Poster B6, Sunday, March 26, 8:00 – 10:00 am, Pacific Concourse
A Mobile Cognition Approach To Attention: Exploring Modulations Of P300 Event-Related Potentials In The Real-World
Simon Ladouce1, David I. Donaldson1, Paul Dudchenko1, Magdalena Ietswaart1; 1University of Stirling, Scotland (UK)
Knowledge about the neural correlates of attentional processing comes largely from controlled lab-based research. Far less is known about how these processes respond in complex real-world environments, but recent developments in mobile EEG now allow neural measurement in motion. In a first set to establish this approach we used mobile EEG to examine attention, assessing whether classic P300 Event-Related Potential auditory odd-ball effects could be measured during walking. To demonstrate viability, Experiment 1 (n=11) contrasted standing still and walking conditions. Robust P300 effects were measurable both in standing and walking conditions, but the P300 was significantly smaller during walking. We replicated and extended this finding in Experiment 2 (n=24), again contrasting P300 during walking and standing still. In addition, we controlled the contribution of the mechanics of walking by adding a wheelchair condition, and controlled the influence of visual input related to moving through the environment by adding a treadmill condition. P300 amplitude was reduced when participants were in motion, regardless of the mode of travel. By contrast, P300 effects recorded while participants walked on a treadmill were equivalent in magnitude to those measured standing still. These data confirm that the reduction of attention was not due to walking per se, but rather to movement through the environment. Together, the findings demonstrate the potential of a real-world mobile cognition approach to brain imaging, reduce methodological concern about motion artefacts preventing measurement, and reveal detectable reductions in attentional processing when participants are engaged in real-world behaviour.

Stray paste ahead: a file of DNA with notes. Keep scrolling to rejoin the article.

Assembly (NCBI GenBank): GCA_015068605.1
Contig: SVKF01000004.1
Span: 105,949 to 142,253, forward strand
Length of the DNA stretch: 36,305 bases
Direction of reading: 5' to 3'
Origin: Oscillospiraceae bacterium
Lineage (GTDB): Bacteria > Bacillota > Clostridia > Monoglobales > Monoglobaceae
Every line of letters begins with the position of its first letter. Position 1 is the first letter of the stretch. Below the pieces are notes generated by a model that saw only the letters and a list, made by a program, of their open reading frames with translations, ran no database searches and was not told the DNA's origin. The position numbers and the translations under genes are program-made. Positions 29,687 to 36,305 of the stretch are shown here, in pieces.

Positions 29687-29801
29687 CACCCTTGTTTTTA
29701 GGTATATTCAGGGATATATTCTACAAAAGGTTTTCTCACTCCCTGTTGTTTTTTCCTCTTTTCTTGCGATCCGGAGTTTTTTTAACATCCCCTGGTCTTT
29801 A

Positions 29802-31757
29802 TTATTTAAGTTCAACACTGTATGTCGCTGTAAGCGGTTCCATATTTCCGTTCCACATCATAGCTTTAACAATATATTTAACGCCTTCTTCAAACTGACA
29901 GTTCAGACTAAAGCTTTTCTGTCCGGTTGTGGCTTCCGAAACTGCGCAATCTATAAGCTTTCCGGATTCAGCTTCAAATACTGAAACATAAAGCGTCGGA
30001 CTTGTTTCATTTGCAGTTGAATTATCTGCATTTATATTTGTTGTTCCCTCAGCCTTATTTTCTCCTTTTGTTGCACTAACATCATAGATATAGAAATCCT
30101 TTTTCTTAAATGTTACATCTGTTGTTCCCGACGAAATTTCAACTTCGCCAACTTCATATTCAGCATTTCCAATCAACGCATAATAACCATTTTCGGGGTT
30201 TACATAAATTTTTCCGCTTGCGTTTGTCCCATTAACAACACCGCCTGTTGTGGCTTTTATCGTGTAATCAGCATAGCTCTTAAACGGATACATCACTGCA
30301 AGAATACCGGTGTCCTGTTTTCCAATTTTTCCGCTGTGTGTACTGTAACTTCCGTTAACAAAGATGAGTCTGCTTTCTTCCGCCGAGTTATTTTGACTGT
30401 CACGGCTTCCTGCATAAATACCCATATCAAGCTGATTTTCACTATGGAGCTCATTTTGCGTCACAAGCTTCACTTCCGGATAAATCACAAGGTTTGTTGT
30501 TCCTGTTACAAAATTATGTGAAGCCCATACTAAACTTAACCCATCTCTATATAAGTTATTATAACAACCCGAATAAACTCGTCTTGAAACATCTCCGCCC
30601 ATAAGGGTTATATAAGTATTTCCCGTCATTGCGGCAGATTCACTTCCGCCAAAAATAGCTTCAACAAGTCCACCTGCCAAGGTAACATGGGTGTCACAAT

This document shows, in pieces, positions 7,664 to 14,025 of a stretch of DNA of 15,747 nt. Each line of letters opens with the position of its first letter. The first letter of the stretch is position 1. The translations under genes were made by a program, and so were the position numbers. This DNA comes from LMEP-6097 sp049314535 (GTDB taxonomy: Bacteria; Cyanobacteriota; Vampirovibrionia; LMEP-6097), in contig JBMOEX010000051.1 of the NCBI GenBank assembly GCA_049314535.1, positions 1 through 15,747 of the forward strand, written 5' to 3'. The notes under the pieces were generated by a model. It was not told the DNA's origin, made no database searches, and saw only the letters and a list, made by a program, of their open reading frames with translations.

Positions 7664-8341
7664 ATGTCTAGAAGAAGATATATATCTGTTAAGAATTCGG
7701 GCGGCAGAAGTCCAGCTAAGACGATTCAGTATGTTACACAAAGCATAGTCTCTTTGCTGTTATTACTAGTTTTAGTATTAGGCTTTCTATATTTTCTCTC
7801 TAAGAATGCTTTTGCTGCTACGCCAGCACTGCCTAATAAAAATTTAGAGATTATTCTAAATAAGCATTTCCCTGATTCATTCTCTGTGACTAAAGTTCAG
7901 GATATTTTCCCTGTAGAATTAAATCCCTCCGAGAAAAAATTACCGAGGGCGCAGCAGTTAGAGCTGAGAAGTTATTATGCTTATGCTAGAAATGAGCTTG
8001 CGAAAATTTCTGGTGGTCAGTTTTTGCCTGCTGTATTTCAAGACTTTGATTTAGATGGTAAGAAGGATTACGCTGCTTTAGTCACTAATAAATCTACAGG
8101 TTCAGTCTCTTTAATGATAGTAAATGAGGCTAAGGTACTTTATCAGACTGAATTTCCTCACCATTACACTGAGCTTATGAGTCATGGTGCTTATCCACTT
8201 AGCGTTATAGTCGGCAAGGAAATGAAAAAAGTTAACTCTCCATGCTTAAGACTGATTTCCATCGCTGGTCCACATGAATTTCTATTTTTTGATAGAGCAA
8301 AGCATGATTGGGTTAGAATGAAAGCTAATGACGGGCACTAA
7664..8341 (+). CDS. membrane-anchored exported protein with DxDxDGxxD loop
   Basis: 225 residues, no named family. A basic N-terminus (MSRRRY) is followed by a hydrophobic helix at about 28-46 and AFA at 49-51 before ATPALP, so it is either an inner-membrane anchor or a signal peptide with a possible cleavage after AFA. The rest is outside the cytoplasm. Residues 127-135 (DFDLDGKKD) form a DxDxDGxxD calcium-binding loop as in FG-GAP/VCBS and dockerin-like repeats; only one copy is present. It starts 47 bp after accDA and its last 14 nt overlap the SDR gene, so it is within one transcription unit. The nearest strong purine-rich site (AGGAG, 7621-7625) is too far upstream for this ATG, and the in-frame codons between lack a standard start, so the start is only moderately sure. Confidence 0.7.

Topic Area: ATTENTION: Auditory